A documentary filmmaker in Los Angeles has won a court date to lay out her case that comedian Chris Rock ripped off her documentary in producing his new film, "Good Hair," and that Rock's film should not be released until a copyright complaint on the issue is settled by a jury.
That's despite erroneous reports originating at TMZ.com that the case was dismissed last Thursday.
On Thursday, Federal District Court Judge Dale S. Fischer ordered a hearing for Oct. 19 on whether defendants should be blocked from releasing Chris Rock's "Good Hair," which is slated for nationwide release on Oct. 23.
The move signals a major victory for emerging filmmaker Regina Kimball, who has already laid out her $5 million copyright infringement complaint in detail for the public since first filing it Oct. 5.
Kimbell's documentary is called "My Nappy Roots," and, as Rock claims his documentary was inspired by his daughter, Kimbell says hers was first inspired in 2002 by her teenaged daughter Brighton.
In a press release this week, Kimbell reports that Rock did not tell her that he had a deal with HBO to produce a film about Black hair when he asked to see her film, and in court documents submitted last week, Rock claimed that he could not recall whether he told Kimbell before or after the screening about his deal with HBO.
"However, in an interview with www.ifc.com on Friday, he changed his tune and now claims that he told Kimbell of his HBO deal before the screening," Kimbell's statement says.
Also according to the statement, Kimbell's attorney Reginald K. Brown, says, "This just doesn't make sense. Why would Mrs. Kimbell knowingly screen her unreleased film for another filmmaker with distribution for a similar film?"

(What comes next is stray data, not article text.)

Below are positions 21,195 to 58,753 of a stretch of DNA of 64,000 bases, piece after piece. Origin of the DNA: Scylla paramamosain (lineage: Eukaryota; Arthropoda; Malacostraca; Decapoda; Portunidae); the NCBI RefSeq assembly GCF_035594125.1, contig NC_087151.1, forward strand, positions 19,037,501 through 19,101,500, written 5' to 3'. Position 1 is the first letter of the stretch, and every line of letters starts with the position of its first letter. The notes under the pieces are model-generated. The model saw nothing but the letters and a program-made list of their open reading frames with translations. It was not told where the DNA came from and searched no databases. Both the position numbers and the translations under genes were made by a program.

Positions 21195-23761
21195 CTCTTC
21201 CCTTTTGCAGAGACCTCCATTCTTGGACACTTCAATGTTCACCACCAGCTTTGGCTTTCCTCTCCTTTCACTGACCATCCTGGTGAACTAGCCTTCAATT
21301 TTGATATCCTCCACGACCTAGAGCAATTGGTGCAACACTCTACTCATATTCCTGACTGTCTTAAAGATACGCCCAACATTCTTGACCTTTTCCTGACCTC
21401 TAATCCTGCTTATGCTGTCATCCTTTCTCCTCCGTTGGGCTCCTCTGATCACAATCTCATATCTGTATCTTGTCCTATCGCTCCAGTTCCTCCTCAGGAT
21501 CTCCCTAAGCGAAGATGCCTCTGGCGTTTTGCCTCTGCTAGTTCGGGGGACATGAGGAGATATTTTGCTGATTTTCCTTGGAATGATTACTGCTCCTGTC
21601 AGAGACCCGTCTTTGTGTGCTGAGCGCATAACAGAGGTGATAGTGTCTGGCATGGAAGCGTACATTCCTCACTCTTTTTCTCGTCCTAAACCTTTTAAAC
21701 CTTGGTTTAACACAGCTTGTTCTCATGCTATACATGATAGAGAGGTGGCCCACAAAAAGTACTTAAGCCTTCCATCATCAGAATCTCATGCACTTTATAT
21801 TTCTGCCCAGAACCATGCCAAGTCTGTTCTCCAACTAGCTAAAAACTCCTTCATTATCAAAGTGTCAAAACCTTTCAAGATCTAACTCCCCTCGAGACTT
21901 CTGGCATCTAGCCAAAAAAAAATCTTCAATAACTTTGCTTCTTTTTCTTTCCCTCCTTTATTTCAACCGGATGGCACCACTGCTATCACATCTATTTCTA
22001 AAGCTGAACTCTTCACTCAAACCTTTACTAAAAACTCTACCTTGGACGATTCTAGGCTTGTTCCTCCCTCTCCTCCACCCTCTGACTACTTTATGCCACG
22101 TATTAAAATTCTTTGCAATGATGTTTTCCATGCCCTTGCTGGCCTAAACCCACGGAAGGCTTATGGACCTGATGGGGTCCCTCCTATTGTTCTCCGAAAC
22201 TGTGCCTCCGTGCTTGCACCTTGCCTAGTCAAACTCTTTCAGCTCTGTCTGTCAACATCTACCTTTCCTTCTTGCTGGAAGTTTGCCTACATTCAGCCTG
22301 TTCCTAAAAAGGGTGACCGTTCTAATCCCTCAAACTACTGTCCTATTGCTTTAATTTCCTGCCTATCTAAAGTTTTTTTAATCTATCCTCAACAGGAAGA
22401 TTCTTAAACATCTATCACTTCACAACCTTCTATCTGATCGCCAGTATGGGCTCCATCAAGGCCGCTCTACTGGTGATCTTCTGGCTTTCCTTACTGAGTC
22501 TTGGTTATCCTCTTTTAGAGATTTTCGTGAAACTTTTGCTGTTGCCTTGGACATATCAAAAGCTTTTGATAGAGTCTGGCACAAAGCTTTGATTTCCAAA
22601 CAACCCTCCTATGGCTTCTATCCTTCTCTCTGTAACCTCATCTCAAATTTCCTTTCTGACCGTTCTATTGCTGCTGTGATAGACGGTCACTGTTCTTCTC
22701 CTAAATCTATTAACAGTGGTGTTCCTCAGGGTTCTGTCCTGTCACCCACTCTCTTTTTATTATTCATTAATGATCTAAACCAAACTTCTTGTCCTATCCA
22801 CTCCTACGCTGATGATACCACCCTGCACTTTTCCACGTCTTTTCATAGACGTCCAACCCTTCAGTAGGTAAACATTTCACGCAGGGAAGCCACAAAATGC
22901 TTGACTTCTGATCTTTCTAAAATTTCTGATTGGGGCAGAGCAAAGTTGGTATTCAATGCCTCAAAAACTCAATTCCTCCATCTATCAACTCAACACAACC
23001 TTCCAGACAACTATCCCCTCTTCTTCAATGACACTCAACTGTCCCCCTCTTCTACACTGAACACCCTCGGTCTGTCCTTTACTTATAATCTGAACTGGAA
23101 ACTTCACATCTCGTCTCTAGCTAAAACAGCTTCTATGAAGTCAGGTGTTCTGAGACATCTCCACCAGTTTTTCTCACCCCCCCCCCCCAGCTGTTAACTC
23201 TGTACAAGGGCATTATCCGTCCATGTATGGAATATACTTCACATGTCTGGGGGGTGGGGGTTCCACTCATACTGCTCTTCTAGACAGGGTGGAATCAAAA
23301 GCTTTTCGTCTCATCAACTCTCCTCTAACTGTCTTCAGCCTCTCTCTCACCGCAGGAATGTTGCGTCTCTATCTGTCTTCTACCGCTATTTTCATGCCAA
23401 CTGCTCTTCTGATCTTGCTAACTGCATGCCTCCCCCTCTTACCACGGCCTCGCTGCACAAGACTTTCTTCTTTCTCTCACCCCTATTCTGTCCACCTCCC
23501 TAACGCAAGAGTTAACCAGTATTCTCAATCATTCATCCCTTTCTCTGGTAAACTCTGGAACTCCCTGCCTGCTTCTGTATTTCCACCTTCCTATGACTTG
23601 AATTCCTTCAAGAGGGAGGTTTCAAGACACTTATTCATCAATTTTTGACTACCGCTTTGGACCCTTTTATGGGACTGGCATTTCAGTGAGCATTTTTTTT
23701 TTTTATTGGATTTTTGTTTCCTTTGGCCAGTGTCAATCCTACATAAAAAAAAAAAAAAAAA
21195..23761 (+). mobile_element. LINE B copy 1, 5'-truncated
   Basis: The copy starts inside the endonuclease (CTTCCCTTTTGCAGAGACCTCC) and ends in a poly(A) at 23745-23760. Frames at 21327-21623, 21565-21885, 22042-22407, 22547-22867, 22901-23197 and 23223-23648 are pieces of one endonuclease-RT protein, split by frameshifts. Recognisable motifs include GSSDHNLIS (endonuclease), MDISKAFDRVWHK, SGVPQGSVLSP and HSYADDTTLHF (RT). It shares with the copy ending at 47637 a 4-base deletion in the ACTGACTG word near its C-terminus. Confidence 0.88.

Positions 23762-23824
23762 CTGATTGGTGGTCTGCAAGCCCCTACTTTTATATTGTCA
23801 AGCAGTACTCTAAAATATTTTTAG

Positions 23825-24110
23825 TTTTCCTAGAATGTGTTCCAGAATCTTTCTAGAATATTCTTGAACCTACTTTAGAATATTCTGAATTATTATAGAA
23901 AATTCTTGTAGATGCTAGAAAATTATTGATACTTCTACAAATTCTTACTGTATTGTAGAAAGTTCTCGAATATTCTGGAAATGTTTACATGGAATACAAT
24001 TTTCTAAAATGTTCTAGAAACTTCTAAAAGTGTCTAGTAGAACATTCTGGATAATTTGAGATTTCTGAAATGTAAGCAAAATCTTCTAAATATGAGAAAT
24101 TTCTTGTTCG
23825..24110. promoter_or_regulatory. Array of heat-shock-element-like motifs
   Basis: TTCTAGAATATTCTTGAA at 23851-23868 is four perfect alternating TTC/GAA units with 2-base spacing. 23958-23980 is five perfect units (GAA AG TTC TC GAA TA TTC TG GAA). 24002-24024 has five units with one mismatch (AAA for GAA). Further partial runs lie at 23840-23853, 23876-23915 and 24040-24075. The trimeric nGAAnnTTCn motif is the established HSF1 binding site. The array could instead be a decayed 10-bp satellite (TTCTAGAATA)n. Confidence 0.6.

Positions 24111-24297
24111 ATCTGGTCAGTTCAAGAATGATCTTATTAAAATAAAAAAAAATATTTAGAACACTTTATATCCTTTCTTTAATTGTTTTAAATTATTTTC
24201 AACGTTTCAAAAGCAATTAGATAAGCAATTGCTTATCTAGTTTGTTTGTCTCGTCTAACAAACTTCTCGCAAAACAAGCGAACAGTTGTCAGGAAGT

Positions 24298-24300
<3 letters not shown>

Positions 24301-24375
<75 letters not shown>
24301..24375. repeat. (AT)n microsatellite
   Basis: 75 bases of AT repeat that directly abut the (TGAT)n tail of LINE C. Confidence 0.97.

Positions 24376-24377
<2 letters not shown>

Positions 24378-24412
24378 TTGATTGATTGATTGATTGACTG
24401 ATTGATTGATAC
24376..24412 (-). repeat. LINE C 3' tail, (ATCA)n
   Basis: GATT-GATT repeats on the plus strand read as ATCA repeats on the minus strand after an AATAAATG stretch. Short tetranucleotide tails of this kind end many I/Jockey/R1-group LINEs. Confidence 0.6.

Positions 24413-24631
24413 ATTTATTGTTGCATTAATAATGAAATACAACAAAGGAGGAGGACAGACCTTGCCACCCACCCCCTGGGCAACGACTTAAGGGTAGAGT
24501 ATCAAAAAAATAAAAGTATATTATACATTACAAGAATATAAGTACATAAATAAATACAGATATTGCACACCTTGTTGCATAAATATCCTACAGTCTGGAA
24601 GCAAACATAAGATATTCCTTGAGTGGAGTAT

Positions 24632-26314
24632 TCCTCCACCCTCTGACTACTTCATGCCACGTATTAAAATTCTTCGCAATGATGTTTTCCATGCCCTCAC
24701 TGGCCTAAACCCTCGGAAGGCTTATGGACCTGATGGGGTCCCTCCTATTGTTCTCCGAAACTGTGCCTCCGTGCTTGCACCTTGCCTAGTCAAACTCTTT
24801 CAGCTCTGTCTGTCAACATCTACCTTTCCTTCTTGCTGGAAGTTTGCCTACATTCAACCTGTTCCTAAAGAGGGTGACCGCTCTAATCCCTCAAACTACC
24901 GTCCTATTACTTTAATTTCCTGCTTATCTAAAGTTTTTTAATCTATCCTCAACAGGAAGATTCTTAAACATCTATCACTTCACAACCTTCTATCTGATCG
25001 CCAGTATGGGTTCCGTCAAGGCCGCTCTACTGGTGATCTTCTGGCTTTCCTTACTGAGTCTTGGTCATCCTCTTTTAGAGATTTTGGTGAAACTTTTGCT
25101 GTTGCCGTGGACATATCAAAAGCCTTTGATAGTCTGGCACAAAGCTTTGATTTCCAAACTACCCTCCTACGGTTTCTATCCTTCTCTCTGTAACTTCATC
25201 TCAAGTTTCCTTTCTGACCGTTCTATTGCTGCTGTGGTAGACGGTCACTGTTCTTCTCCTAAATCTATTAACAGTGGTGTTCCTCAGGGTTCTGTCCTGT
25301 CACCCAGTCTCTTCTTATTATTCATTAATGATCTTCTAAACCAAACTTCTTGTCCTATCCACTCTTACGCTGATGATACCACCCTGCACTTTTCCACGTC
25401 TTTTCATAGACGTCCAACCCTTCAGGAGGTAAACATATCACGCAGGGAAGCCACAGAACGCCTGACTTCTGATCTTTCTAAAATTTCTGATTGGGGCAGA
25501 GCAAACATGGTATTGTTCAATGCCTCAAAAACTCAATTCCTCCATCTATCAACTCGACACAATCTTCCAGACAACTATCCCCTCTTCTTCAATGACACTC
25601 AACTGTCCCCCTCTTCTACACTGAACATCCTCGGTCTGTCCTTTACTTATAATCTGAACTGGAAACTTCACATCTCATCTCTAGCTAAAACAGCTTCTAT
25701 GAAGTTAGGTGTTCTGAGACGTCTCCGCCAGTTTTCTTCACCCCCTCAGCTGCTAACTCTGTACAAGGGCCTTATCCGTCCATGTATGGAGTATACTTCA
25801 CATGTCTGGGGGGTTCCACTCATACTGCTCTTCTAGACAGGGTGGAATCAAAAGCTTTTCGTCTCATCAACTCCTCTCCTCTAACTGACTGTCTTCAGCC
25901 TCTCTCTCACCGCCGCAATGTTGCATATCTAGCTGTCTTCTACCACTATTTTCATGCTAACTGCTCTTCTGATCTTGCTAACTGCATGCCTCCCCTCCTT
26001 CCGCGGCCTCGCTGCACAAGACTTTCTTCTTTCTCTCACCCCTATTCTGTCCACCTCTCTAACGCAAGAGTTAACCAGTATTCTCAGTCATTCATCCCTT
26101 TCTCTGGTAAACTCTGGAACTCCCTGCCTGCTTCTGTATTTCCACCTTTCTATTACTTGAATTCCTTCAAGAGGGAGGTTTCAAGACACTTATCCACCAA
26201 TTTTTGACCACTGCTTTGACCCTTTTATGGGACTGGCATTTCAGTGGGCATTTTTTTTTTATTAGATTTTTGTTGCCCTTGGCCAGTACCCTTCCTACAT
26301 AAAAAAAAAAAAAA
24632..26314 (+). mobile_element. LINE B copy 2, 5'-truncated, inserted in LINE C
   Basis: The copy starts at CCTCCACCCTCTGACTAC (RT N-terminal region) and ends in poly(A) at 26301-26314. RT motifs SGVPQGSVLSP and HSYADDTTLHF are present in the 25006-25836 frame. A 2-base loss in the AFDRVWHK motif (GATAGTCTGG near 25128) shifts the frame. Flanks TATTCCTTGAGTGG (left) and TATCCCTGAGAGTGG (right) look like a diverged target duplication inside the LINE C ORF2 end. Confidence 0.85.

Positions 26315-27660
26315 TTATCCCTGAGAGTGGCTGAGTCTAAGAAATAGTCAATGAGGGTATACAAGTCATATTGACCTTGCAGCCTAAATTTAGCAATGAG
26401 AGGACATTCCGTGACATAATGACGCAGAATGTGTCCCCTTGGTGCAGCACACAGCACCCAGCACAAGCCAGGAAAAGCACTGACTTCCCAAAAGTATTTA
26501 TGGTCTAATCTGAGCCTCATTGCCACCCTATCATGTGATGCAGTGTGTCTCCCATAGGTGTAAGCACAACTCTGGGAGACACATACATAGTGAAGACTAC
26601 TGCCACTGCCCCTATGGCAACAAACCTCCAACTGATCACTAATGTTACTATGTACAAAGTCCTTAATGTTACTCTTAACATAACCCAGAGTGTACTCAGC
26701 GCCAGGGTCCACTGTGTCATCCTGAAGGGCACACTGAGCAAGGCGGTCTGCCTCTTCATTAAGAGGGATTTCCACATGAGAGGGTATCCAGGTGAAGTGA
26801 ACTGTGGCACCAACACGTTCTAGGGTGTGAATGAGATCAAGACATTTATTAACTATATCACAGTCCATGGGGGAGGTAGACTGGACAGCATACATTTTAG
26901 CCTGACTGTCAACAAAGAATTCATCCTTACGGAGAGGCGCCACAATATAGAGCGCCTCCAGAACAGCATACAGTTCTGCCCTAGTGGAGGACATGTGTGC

Kimbell says that she can document the evolution of the documentary as a multi-part project that grew over the past seven years from an essay by her daughter, to a five-minute film produced by both mother and daughter, and then to the still-unreleased film of today.
"As a result, over the years the award-winning film evolved from an essay, to a short film, and now a feature-length film," she says.
According to Kimbell's public statement: "The feature-length is a definitive, feature-length documentary film that examines the legacy of black hair care through cultural, societal, and political issues in the African American community over time.
"It covers a diverse array of hairstyles from dreads to braids, twists, perms, jeri curls, weaves, and the afro that bridge hundreds of years of African American culture."
Further, Kimball systematically lists the simularities between her film and Rock's documentary, which covers: "good hair versus bad hair" and the role media plays as influencer; emerging industry trends and hair artistry from top hair shows throughout the United States; celebrities including Vivica A. Fox, Patti LaBelle, Niecy Nash, Malcolm-Jamal Warner, "to name a few;" historians, authors, journalists, comedians, hair stylists, barbers, and Black hair care industry business icons.